The AAS nominates and elects individuals who have excelled in their fields of expertise as fellows and gives prizes to recognise scientists who have contributed to developing their fields in Africa. The programmes that recognise excellence are FELLOWSHIPS, AFFILIATES and THE OLUSEGUN OBASANJO PRIZE
The AAS Fellowships
There are three categories:
Fellows are Africans who may live in or outside the continent and are elected by AAS fellows based on achievements that include their publication record, innovations, leadership roles and contribution to policy.
Associate fellows are non-Africans who have contributed to the development of science on the continent.
Honorary fellows are eminent members of society who have helped the AAS to achieve its goals. Some of its prominent honorary fellows are Olusegun Obasanjo, the former President of Nigeria and Denis Sassou Nguesso, the President of the Republic of Congo.
The AAS’ 395 fellows are spread in 48 countries from across the globe.
Nominating a fellow
Nominating a Candidate for AAS Fellowship
The African Academy of Sciences (AAS) accepts nominations for fellows in the first quarter of each year. A nomination call is sent out to all AAS Fellows/Associate Fellows at the beginning of each year. Nominations must be received by 31st March to be processed during that year. Nominations received after 31 March will be reviewed during the following year. Only current AAS Fellows/Associate Fellows can submit nominations. Profiles of Fellows of the AAS are available on the AAS website. The recruitment process is as follows:
- Nominees must be informed and willing to be nominated by a Fellow/Associate Fellows of the AAS. Alternatively, interested individuals may approach an AAS Fellow/Associate Fellow to nominate them. The nomination must also be seconded by a Fellow/Associate Fellow of the AAS.
- At least one, either the nominator or the seconder, must be in the same or allied field as the nominee.
- The nominator submits the nominee’s application dossier on-line on the AAS Ishango Online System. The dossier consists of:
- A completed AAS Fellows nomination form endorsed by the Nominator, Seconder and Nominee
- Updated curriculum vitae of the nominee
- At least five (5) soft copies of the nominee’s best publications.
4. The AAS secretariat then requests referee reports from the nominee's referees. Other independent experts may also be contacted at this time to assess the nominee.
5. The full dossier together with the referees’ reports is sent to the respective AAS Membership Advisory Committee (MAC) for evaluation.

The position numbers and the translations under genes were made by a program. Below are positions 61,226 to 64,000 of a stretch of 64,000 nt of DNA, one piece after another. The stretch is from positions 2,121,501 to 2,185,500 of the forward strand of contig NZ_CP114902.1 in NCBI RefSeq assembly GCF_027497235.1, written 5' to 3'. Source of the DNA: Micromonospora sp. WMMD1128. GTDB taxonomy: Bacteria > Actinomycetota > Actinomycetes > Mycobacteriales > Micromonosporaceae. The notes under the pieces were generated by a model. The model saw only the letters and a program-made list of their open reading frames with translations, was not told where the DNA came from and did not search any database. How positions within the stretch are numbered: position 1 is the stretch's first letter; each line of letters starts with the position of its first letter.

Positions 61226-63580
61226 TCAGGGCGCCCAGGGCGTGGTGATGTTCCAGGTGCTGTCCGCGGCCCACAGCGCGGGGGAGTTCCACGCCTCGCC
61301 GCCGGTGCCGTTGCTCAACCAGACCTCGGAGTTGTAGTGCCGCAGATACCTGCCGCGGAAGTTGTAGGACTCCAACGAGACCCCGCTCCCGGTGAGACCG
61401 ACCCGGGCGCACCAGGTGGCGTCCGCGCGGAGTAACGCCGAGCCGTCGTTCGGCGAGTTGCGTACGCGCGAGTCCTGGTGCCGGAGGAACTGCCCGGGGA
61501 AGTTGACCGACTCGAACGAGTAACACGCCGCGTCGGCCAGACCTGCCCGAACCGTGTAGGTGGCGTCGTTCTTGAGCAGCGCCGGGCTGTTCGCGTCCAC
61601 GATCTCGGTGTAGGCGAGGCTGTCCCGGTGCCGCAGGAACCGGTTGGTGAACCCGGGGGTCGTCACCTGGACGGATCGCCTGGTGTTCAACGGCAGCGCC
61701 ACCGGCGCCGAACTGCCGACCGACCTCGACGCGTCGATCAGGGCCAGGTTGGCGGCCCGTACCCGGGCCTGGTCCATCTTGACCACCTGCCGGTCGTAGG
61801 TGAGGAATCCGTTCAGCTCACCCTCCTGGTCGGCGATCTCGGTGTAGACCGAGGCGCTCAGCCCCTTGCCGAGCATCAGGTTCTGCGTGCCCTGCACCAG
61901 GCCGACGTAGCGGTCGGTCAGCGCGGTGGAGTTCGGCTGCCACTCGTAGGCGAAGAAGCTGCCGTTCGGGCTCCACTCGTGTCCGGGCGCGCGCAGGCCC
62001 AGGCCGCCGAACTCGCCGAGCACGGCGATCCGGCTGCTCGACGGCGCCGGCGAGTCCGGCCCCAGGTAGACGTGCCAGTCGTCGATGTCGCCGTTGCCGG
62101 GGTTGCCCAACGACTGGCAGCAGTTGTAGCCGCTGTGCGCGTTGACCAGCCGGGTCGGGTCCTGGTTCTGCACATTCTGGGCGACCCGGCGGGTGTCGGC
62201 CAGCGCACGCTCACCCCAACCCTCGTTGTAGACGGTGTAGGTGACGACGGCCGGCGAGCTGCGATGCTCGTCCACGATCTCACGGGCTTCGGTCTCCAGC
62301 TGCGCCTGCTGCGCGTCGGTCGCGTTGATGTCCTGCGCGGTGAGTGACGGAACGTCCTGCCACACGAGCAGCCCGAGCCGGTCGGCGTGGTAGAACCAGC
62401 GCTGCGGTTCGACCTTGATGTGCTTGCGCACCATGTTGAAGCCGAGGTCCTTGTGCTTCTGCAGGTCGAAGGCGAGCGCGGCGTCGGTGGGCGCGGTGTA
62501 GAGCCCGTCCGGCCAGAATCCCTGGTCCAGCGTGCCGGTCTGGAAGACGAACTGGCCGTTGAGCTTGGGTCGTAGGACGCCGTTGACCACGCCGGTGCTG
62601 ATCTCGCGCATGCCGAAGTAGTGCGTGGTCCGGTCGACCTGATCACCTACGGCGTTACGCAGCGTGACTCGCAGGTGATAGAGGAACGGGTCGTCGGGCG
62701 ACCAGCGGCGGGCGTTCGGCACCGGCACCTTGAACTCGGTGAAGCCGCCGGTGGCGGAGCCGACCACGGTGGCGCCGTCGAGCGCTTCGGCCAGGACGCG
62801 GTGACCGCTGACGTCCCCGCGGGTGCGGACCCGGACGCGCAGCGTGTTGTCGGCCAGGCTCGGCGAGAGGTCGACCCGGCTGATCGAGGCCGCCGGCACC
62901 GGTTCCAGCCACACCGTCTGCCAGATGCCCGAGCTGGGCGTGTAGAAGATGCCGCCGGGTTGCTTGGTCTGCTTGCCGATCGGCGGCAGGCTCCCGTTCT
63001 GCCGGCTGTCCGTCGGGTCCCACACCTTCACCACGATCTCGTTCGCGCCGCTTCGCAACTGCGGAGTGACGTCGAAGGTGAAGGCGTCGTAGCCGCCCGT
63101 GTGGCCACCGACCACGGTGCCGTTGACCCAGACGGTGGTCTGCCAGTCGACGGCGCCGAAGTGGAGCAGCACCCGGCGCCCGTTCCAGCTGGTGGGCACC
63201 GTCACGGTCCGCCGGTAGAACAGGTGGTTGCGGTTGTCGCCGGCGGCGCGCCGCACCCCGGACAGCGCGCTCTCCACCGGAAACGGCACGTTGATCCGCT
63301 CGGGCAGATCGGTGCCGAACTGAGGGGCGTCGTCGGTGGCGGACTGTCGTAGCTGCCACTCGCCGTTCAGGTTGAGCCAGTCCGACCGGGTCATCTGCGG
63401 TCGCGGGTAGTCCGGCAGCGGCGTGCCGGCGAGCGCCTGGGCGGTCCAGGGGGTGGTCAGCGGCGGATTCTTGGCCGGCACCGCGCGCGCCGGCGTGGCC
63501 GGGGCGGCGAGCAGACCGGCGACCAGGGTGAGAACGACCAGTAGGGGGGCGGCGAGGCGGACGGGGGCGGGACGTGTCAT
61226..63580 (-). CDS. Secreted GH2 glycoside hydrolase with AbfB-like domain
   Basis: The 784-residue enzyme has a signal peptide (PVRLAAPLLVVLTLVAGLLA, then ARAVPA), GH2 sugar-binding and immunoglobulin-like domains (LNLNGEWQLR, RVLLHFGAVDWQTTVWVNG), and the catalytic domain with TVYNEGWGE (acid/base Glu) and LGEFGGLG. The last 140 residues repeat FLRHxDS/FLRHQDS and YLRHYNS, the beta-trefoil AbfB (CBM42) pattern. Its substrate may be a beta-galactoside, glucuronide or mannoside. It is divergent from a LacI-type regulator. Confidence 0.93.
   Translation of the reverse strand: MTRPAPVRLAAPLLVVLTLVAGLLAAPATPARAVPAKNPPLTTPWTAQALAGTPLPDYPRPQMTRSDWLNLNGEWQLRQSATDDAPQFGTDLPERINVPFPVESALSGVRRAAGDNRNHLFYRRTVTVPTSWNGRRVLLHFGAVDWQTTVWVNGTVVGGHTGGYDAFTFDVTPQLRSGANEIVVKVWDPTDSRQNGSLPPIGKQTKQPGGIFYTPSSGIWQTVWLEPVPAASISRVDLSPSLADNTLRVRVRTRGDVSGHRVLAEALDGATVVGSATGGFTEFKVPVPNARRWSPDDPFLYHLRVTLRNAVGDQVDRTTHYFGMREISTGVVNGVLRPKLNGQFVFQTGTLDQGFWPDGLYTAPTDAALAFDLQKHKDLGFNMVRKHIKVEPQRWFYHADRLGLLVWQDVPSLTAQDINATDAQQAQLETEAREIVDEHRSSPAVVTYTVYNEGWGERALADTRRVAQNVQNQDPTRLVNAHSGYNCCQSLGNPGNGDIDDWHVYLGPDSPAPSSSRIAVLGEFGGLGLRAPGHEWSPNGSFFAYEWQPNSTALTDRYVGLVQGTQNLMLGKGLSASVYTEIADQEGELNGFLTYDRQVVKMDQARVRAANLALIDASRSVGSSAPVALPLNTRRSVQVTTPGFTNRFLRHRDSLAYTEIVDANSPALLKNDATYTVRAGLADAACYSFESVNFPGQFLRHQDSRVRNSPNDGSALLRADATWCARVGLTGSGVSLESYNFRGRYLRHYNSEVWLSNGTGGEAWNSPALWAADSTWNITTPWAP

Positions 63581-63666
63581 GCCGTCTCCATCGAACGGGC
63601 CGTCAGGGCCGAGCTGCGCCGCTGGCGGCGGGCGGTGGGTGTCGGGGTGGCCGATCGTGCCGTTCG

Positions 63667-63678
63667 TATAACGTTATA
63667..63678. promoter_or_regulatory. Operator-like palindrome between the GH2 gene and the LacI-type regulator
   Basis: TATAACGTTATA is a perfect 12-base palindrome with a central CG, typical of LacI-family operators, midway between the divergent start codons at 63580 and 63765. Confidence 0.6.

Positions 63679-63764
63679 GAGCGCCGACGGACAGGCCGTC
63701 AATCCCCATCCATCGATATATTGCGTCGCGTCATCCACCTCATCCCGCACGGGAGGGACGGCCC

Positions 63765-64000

6. The MAC recommendations will be submitted to the secretariat usually by 30 August. Consensus building exchanges will then take place over four weeks.
7. After this the profiles of nominees who have been recommended by the MAC for fellowship are circulated to the AAS Fellows to vote in new members.
8. The AAS Governing Council will thereafter review the MAC evaluation and Fellows’ votes and elect nominees to the AAS Fellowship.
9. The outcome of the review process is relayed by the end of the year.
10. Newly elected members are inducted at a ceremony during the AAS General Assembly.
Honorary Fellows are elected from persons of eminence who have made significant contribution to the objectives of the Academy. Under this category of fellowship, a candidate shall be nominated by a minimum of three Fellows and/or Associate Fellows and the nomination shall be reviewed and the nominee elected directly by the Governing Council.
Fellows – are elected from active African scientists residing in Africa or elsewhere and who have attained the highest international standards and/or who have made significant contributions to the development and application of science, technology and innovation in Africa.
Associate Fellows – are elected from active and outstanding non-African scientists residing elsewhere or in Africa and who have made significant contributions to the development of science, technology and innovation in Africa.
Non-African scientists who have taken citizenship of an African nation will be treated as Fellows.
Africa-born scientists who may have taken citizenship outside Africa will be considered as Fellows.